In today’s markets, bond yields are low and those of high-quality bonds are the lowest.
In addition, they could quite feasibly crash too with interest rate rises.
So why have bonds in a portfolio?
It is quite straightforward.
Imagine you only hold equities with a portfolio of £200,000. The economy takes a turn for the worse, and the stock market drops by 25%. Your portfolio falls to £150,000.
It is a blow, but you believe you can handle it. You have seen bear markets before, and recoveries soon follow. However, the recovery does not come, markets fall another 35% and your portfolio is now worth £97,500.
At this point the economic news is horrible. Everyone believes it is only going to get worse is to come. Your plans have been set back years. Meanwhile, your industry is in trouble, and your job is threatened.
Your portfolio is your family’s safety net.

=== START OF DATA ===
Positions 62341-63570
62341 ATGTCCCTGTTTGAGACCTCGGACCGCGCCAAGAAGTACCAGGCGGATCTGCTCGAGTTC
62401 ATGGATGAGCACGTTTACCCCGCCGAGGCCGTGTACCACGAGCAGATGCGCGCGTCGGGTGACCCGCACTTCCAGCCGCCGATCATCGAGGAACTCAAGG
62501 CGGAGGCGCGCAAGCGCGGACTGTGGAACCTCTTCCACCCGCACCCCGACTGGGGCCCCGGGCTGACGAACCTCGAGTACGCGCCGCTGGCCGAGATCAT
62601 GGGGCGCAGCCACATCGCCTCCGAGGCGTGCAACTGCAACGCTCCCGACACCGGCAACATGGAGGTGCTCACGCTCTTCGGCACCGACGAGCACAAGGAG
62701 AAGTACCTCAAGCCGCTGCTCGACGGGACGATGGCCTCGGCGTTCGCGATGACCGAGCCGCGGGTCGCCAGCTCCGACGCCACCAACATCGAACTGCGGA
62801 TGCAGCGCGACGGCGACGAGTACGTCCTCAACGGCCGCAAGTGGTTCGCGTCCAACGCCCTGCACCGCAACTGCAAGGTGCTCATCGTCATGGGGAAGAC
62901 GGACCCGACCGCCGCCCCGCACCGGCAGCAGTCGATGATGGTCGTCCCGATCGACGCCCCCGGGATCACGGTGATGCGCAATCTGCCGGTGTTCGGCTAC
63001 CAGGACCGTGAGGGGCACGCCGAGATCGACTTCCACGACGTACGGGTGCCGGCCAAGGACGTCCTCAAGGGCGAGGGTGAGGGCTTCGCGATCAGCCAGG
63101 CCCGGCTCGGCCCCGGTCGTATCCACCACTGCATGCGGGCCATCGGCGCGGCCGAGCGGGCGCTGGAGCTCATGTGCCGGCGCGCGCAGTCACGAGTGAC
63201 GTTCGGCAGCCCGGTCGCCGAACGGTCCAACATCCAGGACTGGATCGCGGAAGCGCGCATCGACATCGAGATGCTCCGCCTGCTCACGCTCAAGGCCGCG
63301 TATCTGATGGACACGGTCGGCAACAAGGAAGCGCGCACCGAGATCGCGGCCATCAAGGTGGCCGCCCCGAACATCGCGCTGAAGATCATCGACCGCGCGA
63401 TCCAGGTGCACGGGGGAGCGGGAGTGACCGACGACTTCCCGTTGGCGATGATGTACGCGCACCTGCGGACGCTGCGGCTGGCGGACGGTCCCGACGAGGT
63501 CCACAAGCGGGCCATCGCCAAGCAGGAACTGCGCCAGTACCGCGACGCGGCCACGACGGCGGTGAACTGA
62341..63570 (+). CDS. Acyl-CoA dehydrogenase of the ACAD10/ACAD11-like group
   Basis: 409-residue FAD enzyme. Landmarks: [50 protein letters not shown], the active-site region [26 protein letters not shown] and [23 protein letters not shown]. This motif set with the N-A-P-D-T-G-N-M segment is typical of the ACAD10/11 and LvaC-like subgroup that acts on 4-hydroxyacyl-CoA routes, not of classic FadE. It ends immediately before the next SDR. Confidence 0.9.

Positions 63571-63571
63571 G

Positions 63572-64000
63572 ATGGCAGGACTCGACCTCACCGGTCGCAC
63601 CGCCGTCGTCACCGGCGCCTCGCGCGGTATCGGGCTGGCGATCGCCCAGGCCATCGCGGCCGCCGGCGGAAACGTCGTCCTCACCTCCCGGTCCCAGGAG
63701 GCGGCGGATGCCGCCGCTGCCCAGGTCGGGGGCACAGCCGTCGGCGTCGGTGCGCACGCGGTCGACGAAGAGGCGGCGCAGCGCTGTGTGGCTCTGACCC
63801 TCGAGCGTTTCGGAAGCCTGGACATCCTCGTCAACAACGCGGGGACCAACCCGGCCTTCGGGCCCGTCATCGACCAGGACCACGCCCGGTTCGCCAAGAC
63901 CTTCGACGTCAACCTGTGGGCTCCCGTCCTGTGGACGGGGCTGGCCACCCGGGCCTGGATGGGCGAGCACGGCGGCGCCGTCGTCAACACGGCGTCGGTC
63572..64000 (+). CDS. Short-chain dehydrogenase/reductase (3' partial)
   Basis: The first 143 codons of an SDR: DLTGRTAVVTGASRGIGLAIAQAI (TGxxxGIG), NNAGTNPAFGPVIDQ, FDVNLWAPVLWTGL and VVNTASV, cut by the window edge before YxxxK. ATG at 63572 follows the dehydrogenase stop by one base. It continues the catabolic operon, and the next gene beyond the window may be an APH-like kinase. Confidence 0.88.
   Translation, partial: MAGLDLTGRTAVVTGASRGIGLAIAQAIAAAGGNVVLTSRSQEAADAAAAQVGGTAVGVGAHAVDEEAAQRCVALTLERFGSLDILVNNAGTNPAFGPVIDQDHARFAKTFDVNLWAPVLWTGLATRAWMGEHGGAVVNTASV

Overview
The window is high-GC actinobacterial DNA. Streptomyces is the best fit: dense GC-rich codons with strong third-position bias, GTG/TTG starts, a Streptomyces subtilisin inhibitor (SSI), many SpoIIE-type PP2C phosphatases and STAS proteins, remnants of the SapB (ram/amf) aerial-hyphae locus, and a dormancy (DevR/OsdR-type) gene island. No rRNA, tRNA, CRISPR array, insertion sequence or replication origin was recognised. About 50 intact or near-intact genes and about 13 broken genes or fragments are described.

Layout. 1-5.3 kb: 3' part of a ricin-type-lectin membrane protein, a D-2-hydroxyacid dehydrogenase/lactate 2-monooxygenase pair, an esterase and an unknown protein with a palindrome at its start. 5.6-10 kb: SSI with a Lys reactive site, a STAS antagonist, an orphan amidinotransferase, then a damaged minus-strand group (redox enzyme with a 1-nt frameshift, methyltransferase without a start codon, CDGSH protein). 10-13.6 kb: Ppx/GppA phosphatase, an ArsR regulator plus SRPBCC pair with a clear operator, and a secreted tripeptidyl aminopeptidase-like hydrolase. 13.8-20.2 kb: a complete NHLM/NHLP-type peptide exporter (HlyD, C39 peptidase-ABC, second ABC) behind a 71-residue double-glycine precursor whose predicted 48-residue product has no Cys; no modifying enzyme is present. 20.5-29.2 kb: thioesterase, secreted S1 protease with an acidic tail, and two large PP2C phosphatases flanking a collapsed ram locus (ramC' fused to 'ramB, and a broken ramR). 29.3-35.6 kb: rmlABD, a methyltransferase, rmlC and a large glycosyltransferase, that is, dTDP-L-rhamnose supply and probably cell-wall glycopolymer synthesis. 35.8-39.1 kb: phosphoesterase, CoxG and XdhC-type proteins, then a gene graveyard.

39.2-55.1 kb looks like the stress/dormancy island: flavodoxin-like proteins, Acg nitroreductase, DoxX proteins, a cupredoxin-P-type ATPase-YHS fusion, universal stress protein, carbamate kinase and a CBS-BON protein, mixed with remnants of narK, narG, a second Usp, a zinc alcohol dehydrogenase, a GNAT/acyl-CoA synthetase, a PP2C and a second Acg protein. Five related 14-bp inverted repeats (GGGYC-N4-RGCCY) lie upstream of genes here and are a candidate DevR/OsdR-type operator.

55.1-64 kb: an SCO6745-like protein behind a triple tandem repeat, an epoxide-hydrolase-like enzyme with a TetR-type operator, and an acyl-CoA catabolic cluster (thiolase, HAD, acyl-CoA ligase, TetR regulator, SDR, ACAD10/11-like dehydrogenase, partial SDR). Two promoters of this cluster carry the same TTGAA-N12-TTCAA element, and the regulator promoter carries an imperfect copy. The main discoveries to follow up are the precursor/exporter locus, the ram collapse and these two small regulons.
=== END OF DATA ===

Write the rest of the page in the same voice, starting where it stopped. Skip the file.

So, you panic and sell. Now you have locked in the loss and your portfolio really is worth £97,500.
Most longer-term investors own bonds in a portfolio to protect against large equity market falls. These, as shown above, could halve the value of their equity assets, or worse, in the short term.
High-quality bonds provide the best defense at these times as investors get nervous and scared money moves into ‘safer’ bond assets driving prices up. These tend to be bonds issued by strong governments and companies whose cost of borrowing is low and whose bonds are liquid.
But won’t I get poor returns from Bonds?
You should think of holding bonds as having an insurance policy with a high premium.
Investors can either pay the premium by owning bonds or self-insure, by riding out an equity market storm.
Every investor has a balance that makes sense for them. Trying to reduce the premium by higher-yielding bonds reduces the pay-out. This is because such bonds tend to act like equities just when you would not want them to. If you want to take on more risk to increase your returns, simply own more equities instead.
So what balance is right for me?
The markets do not dictate the balance between growth assets like equities and defensive assets in a clients portfolio. It is their goals and their situation that informs this. Key considerations are how much risk you are willing to take and how much risk you can afford to take.